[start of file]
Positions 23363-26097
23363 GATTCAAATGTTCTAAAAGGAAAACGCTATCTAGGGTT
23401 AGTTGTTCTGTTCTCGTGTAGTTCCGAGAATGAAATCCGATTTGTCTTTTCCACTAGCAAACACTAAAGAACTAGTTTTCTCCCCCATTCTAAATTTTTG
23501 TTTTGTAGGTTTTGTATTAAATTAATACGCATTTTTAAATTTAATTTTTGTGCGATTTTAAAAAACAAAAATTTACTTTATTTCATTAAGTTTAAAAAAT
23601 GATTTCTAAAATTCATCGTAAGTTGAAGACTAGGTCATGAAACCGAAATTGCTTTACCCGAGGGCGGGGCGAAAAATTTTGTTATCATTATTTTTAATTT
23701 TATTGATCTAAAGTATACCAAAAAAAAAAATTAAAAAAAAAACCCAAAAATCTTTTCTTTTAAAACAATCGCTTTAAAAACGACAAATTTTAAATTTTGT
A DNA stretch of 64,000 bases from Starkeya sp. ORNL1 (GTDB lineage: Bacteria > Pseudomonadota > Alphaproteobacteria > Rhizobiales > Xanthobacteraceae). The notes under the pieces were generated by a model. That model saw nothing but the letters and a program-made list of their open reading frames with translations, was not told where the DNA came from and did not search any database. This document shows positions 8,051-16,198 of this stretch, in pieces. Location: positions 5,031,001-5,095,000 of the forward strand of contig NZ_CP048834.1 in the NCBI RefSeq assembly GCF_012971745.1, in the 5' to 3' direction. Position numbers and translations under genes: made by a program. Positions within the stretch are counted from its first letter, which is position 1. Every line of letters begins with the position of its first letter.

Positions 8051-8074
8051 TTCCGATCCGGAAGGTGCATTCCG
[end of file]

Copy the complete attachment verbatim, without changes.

Positions 23363-26097
23363 GATTCAAATGTTCTAAAAGGAAAACGCTATCTAGGGTT
23401 AGTTGTTCTGTTCTCGTGTAGTTCCGAGAATGAAATCCGATTTGTCTTTTCCACTAGCAAACACTAAAGAACTAGTTTTCTCCCCCATTCTAAATTTTTG
23501 TTTTGTAGGTTTTGTATTAAATTAATACGCATTTTTAAATTTAATTTTTGTGCGATTTTAAAAAACAAAAATTTACTTTATTTCATTAAGTTTAAAAAAT
23601 GATTTCTAAAATTCATCGTAAGTTGAAGACTAGGTCATGAAACCGAAATTGCTTTACCCGAGGGCGGGGCGAAAAATTTTGTTATCATTATTTTTAATTT
23701 TATTGATCTAAAGTATACCAAAAAAAAAAATTAAAAAAAAAACCCAAAAATCTTTTCTTTTAAAACAATCGCTTTAAAAACGACAAATTTTAAATTTTGT
A DNA stretch of 64,000 bases from Starkeya sp. ORNL1 (GTDB lineage: Bacteria > Pseudomonadota > Alphaproteobacteria > Rhizobiales > Xanthobacteraceae). The notes under the pieces were generated by a model. That model saw nothing but the letters and a program-made list of their open reading frames with translations, was not told where the DNA came from and did not search any database. This document shows positions 8,051-16,198 of this stretch, in pieces. Location: positions 5,031,001-5,095,000 of the forward strand of contig NZ_CP048834.1 in the NCBI RefSeq assembly GCF_012971745.1, in the 5' to 3' direction. Position numbers and translations under genes: made by a program. Positions within the stretch are counted from its first letter, which is position 1. Every line of letters begins with the position of its first letter.

Positions 8051-8074
8051 TTCCGATCCGGAAGGTGCATTCCG